HELP!!! sump and co2 ? - The Planted Tank Forum
 
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post #1 of 10 (permalink) Old 10-30-2007, 03:05 AM Thread Starter
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HELP!!! sump and co2 ?

im helping a friend set up a 125 gal and hes using a sump, just wondering how much co2 is loss due to sump....thanks
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post #2 of 10 (permalink) Old 10-30-2007, 05:19 AM Thread Starter
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anybody,thanks
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post #3 of 10 (permalink) Old 10-30-2007, 06:29 AM
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If there's a lot of agitation, then there'll be quite a bit of CO2 loss. Try to minimize surface/water agitation as the water goes to the overflow/drain, to the sump, through the sump, and up again.

DiabloCanine and a few others should be able to chime in. I'm pretty sure they're running their setups with sumps w/o problems.

A good reactor will help keep the tank saturation with the optimal level of CO2.
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post #4 of 10 (permalink) Old 10-30-2007, 10:13 AM
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Like epicfish stated a good reactor will help.

Ditch the bioballs and try and bring the intake line below the water surface in the wet/dry.....basically turn it into a sump.

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post #5 of 10 (permalink) Old 10-30-2007, 01:40 PM
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As said avoid as much agitation as stated, and if you can cover the sump, that should help as well.

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post #6 of 10 (permalink) Old 10-31-2007, 12:51 AM
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I run a 110 gallon with a 40 gallon sump, including the wet/dry portion and bioballs. I inject CO2 right before the returns. I do have to inject a bit more CO2, but I can still get enough to have gasping fish if I turn it up too much. I keep it around ~25-30 ppm usually. CO2 loss in sumps is exaggerated imo, and CO2 is relatively cheap.
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post #7 of 10 (permalink) Old 10-31-2007, 06:54 PM
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Do a search on "sump" and you'll find lots of info. Like others have said, minimize water agitation as much as possible. Having the overflows drain out under the water surface in the sump seems to be a big part. I run mine via some PVC all the way to the bottom of the sump. I personally would do away with the bioball potion if it's a wet/dry filter (not just a sump). What's great for oxygen exchange is also great for outgassing CO2. Some people have submerged the bioballs so that they act as a place for bacteria growth, but in a planted tank with lots of surface area on the plants this normally isn't necessary. Most people are just using plain old aquariums as their sump.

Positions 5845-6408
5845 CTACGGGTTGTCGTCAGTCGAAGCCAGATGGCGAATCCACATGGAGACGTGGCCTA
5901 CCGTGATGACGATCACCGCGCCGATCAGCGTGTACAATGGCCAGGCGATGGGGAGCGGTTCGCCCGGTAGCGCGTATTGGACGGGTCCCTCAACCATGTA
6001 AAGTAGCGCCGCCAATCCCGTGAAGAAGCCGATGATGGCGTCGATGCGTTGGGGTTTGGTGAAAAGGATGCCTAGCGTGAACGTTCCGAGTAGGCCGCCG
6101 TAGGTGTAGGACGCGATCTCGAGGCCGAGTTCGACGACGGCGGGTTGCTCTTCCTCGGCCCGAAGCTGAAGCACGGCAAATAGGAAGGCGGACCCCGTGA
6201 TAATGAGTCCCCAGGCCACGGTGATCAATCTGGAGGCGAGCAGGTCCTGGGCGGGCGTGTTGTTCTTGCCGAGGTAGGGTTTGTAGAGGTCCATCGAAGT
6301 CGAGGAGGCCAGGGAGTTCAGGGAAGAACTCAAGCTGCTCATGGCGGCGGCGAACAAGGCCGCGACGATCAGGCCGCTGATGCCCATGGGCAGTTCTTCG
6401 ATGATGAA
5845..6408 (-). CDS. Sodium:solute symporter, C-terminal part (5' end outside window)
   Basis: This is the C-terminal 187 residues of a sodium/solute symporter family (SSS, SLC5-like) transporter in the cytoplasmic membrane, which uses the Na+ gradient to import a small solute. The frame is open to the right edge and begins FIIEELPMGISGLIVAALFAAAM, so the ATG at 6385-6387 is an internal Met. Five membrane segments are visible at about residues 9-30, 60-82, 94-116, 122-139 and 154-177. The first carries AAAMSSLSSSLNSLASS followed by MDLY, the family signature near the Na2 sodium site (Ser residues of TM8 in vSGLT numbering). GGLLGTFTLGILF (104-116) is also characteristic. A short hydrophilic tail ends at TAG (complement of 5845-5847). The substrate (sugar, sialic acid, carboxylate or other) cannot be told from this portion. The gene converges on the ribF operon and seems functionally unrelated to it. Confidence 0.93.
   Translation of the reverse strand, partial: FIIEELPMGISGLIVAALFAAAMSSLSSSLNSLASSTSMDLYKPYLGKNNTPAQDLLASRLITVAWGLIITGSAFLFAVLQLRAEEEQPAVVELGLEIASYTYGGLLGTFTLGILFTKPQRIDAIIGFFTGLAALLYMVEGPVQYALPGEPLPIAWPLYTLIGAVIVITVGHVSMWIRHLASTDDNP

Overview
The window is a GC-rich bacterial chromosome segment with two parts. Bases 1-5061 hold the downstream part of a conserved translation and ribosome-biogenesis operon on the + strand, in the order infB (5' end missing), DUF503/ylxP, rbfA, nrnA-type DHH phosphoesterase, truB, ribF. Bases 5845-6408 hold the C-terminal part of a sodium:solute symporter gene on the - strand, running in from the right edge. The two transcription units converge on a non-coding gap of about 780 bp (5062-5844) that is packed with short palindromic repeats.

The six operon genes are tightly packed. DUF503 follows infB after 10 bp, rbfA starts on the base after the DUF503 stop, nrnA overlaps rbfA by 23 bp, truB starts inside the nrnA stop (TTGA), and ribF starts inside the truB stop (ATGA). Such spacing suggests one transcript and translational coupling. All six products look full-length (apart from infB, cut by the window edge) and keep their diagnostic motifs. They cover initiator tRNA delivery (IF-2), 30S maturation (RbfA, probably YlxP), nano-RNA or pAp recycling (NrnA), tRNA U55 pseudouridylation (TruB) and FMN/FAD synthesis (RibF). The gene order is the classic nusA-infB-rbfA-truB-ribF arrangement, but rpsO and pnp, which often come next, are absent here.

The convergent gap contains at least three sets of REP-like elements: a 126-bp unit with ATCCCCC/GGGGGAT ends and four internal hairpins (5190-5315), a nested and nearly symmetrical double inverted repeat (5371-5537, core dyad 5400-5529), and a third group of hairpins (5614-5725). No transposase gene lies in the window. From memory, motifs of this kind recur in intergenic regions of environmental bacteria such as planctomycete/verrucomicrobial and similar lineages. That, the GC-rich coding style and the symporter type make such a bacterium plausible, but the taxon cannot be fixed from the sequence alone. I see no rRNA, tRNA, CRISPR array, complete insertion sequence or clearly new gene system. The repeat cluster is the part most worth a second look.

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post #8 of 10 (permalink) Old 10-31-2007, 07:09 PM
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get a cover for the sump . and try to get the best seal possible . so get the duct tape out and go crazy so if th sump does out gas co2 it will build up under the cover and redefuse into the water
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post #9 of 10 (permalink) Old 10-31-2007, 07:16 PM
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While it is true a canister is more efficient at Co2 usage and a tank from what I hear can last for years, maintaining Co2 @ correct levels is possible without much Bps in a sump environment if proper diffusion method is used, I know this because I am doing it. I am maintaining a limegreen DC with only 5Bps and my setup consists of a 90gal, a CPR CS150 overflow in which I have placed a Durso standpipe, not to retain Co2 but too reduce noise and a 30gal sump. The water from my tank is not directed underwater, it is filtered through a micron sock which gets dispersed over another layer of coarse filter media, then finally over a Biowheel and I have no special covers to retain Co2.

IMO I think the sump / Co2 loss explained above is exaggerated and you do not lose much Co2 as stated. If I can maintain a limegreeen DC with 5Bps on a 90gal how much less is needed in a canister setup?

While I will suggest a canister filter for ease of use over a sump don't be discouraged in using your sump on your tank as needed Co2 levels can be maintained. Take a look at this Reactor, this is what I am using currently with excellent results and prior to this I was misting with a Rhinox 5000.

Now the important thing with a sump setup is the final flowrate that is used 'tank turnover rate' this should be around 600gph with less being better, anything over and you are asking for trouble, remember this is not 'saltwater' :-D.


Here are some plants in my 90gal sump setup....see my sig also........





When I was misting with Rhinox as you can see healthy unstunted growth





Using a sump on a planted tank is possible as I am using one now and I have no fancy setup to prevent loss of Co2.


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post #10 of 10 (permalink) Old 11-01-2007, 07:26 AM Thread Starter
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thanks guys, we set up the tank today( so tired ) did nit have a chance to run the coe coz we dont have any tools to tighten the reg. so will have to do it tomm.then will measure the water after a day or 2 to how much co2 we need to inject....thanks
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